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All the paintings in Falmouth Arts Centre’s exhibition IN THE OCEAN LIGHT which runs from September 30th to October 11th 2008 radiated with Tom Henderson-Smith’s deep and abiding affection for West Penwith, its beaches and cliffs, its granite outcrops and fields, its villages and towns with their higgedly-piggedly houses and tight corners crowding their narrow lanes. His work is a celebration of the warmth of the sun, the glory of the sea and all that surrounds him. Tom has an astute eye, he sees the real Cornwall, its darkness as well as its light.
Indeed, one important aspect of his work is this light. “An overarching vault of light stretches from one coast to the other in West Penwith, where we are virtually surrounded by the Atlantic,” says Tom. “It is like having a giant glass dome above your head, so even when it is grey, you can sense the light piercing the gloom. Of course this affects colours, how one interacts with another and how you make them sing together in a painting.” In St Ives in Ocean Light the buildings glow from the golden light reflected off the sea and sand.
Using bold blocks of strong colour, Tom is a colourist in the true sense of the word. Like Henri Matisse, he believes, “ ‘A good painting should be comfortable, like an armchair’ and you should be able to relax in its colours.” Thus, by contrast, three large charcoal drawings are simply stunning. Beautifully executed, showing the ocean at night, they are atmospheric and haunting, a pale moon glints on the sea, illuminating the ceaseless movement of waves and the shadowy houses of the town which stand ghostly and silent in the background. “Drawing the sea in charcoal makes me focus on its darker aspects,” says Tom. “The ocean is a very powerful personal symbol for me.”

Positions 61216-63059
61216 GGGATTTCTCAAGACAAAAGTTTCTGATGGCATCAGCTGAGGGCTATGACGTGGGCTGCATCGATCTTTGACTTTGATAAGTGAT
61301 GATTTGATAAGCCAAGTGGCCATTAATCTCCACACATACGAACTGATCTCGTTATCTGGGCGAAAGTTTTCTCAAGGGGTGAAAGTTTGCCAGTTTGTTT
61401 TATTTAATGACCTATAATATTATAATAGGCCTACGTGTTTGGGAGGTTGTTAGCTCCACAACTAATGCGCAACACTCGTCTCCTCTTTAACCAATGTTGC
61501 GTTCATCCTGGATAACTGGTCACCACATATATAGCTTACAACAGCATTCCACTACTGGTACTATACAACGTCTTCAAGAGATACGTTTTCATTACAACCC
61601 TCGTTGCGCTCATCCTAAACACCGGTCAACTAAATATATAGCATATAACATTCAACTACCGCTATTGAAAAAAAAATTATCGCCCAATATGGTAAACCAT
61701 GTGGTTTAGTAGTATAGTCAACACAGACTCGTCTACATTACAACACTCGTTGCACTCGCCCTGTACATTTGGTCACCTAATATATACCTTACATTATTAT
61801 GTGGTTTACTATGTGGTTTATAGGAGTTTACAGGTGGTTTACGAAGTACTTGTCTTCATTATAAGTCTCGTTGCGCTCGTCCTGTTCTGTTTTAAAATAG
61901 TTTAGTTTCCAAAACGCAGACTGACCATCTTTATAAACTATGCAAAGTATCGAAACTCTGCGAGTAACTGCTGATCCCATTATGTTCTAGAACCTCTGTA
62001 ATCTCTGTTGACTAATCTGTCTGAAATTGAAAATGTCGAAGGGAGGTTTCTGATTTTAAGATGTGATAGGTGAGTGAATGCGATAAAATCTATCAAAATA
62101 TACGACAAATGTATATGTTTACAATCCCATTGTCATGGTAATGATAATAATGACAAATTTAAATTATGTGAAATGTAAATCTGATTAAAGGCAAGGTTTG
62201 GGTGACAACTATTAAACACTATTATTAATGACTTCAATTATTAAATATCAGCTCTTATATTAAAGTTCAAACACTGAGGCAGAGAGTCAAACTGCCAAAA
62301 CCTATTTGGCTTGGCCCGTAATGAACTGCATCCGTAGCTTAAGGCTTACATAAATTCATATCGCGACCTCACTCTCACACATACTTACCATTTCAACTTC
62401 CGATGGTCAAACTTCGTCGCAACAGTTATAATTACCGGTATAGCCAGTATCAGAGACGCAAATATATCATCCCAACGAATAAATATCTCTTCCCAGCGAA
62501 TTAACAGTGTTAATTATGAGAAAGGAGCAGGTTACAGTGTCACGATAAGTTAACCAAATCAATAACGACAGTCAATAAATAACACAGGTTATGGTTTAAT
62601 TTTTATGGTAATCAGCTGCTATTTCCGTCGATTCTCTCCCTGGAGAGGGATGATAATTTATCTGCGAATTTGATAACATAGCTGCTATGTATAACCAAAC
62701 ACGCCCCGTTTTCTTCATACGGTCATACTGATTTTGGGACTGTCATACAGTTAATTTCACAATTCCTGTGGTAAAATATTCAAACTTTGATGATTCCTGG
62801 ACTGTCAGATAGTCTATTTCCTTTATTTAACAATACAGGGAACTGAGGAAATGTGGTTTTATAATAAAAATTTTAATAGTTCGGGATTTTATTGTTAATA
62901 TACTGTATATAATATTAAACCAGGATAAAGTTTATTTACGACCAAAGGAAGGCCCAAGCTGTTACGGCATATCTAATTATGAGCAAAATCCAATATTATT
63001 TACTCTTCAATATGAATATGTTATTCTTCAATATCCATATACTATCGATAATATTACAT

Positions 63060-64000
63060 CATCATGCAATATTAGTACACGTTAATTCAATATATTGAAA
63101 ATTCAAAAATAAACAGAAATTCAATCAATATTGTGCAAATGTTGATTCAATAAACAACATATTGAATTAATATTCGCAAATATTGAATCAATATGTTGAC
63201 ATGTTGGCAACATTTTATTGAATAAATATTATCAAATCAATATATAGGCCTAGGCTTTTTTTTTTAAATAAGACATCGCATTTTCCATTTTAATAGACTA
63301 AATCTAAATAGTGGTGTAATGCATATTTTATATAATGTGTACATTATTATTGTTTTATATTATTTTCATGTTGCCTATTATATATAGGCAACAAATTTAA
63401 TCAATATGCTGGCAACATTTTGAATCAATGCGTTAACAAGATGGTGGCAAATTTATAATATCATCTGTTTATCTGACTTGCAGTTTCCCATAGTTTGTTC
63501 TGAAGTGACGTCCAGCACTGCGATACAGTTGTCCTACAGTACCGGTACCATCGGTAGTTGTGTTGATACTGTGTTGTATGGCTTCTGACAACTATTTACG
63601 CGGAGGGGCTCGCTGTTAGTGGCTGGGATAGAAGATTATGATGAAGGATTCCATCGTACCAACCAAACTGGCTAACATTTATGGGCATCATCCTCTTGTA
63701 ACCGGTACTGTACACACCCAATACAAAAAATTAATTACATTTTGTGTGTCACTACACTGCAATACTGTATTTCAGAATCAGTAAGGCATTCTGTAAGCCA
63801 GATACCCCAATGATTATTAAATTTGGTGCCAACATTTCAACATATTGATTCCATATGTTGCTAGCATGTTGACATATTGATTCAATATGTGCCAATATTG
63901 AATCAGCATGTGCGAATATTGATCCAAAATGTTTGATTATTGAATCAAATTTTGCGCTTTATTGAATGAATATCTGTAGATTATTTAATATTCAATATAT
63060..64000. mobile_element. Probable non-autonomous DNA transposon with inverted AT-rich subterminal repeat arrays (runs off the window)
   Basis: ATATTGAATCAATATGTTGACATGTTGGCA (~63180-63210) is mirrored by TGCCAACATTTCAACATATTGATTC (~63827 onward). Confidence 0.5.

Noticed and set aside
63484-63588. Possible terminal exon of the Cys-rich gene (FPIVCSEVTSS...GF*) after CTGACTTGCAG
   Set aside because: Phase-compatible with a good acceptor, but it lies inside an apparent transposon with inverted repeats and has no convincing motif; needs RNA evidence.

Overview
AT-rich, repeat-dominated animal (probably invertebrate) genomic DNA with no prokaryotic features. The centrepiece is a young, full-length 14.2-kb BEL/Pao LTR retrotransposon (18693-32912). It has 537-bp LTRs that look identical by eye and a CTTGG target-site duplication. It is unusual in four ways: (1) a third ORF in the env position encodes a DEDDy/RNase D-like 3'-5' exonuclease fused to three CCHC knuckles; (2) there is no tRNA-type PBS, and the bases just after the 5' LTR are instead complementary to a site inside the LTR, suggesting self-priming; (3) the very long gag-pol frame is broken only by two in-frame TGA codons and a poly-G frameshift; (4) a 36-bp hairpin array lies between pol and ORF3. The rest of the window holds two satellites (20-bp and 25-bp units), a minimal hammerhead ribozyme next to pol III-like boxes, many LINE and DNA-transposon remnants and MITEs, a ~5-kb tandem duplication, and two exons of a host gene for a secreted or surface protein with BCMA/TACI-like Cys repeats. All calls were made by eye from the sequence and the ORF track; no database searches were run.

For this exhibition, Tom has produced an intriguing new series of ‘folded’ paintings. “I enjoy playing with picture formats.” he says. Although he's used slanted, hinged or angled frames before, these new folded paintings have taken on another form as three-dimensional objects. Free-standing, they can be moved about and when light catches them from a different angle, you discover that their colours change. Based on Cot Valley, they reveal its beauty, from its brilliance in the summertime when the sun beats down on a tranquil turquoise sea to its sombre autumnal shades when ochre bracken and purple heather cover its slopes.
Tom’s idea of using split panels is evident elsewhere; two magnificent paintings Ocean Light and Afternoon Horizon are divided. “I painted one panel with brushstrokes going in one direction and then twisted the canvases around to paint at right angles to it,” he explains. “The top panel has the natural tones of the linen showing through the paint, the other panel is primed, which gives the paint very different qualities. Being an artist, I reserve the right to experiment!”
Tom wants the painting process to reveal his original experience of a place. “It is like making a runway for an aeroplane to take off,” he believes. “I like to let a painting have a life of its own. Yet, as much as anything, it all starts with simple geometric shapes, looking at angles and then references which come from outside as well as the internal process. I try to keep it as simple as I can and eventually everything has to balance.”
Tom relishes the opportunity this exhibition has offered him - the chance to make a statement about the ocean light which he feels unites everything. Fogbank at Portheras, which shows Portheras Beach on a warm day as a cool grey sea mist encroaches the shore, encapsulates his ethos. This beach is a very special place for Tom, who sees it as somewhere magical, somewhere which gives him an extraordinary awareness of the continuum between the present and the infinite. “I feel this almost like a physical sensation. I want my paintings to express how West Penwith’s landscape and its ocean suggests a connectivity with the infinite, a very tangible sense of existence from here to eternity.”
Peter Jane Field June 2008
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